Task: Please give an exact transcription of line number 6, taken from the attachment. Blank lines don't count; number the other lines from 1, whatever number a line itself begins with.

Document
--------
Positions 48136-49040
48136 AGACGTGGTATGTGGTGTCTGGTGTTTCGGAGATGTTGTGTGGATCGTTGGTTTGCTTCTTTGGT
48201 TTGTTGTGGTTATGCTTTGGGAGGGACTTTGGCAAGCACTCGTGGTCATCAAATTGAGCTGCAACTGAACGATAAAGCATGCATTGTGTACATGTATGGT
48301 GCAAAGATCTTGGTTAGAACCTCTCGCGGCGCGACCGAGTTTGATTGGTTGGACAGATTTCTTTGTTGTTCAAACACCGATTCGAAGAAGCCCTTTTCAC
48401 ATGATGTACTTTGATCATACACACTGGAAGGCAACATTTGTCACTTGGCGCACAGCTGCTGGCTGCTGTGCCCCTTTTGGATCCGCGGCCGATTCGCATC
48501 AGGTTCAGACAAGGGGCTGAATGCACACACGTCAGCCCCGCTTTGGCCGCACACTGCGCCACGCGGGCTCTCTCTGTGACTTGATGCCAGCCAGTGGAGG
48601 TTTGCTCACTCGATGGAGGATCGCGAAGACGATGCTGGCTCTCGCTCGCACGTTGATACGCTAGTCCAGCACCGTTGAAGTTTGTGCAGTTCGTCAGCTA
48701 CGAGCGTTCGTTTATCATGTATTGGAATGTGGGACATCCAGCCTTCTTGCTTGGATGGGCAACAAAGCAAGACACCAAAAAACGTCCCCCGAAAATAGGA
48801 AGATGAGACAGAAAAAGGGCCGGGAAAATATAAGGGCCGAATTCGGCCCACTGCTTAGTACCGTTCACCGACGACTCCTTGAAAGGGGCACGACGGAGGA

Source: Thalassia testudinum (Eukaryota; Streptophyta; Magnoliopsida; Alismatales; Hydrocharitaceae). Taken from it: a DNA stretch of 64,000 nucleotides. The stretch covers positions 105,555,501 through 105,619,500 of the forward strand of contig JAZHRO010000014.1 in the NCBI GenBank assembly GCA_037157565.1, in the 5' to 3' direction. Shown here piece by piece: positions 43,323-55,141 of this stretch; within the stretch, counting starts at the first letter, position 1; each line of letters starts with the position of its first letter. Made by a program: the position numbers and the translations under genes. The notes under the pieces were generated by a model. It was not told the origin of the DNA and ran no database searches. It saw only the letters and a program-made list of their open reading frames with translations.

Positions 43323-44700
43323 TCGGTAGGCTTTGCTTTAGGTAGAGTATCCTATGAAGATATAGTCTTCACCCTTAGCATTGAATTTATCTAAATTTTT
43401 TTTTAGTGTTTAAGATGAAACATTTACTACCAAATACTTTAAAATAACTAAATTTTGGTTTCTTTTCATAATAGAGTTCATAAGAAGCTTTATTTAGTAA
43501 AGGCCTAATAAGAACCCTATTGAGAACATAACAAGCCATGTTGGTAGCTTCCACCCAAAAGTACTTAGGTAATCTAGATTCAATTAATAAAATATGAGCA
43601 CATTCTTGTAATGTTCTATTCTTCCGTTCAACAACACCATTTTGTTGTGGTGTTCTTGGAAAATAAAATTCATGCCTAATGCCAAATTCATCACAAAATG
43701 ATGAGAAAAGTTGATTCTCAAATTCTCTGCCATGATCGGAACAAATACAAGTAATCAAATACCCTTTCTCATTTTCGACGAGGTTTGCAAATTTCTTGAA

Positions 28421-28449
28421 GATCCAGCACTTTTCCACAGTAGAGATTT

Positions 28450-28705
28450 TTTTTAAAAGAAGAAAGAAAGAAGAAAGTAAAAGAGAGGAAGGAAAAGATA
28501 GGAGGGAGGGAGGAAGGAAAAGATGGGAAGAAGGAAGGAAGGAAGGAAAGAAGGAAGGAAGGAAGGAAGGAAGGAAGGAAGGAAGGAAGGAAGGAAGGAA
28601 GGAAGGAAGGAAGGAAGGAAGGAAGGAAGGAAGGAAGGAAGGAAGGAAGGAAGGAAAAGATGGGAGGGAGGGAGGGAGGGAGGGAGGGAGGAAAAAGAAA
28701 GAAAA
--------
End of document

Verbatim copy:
48501 AGGTTCAGACAAGGGGCTGAATGCACACACGTCAGCCCCGCTTTGGCCGCACACTGCGCCACGCGGGCTCTCTCTGTGACTTGATGCCAGCCAGTGGAGG